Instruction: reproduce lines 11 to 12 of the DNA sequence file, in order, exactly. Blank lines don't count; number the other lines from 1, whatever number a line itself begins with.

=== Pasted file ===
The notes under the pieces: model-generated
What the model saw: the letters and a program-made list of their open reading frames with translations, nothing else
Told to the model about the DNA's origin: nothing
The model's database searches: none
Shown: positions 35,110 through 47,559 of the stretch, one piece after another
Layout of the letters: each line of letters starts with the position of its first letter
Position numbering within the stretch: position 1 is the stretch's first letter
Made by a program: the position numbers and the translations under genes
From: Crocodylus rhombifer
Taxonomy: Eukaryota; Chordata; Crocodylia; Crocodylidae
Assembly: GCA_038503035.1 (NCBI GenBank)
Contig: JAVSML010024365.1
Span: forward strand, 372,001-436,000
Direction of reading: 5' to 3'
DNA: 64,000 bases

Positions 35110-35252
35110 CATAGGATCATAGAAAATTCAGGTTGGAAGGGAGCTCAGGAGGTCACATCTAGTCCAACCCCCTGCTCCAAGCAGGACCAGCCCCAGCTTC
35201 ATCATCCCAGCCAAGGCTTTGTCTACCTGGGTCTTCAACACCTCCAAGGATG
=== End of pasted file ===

Assembly: GCA_038503035.1 (NCBI GenBank)
Contig: JAVSML010024365.1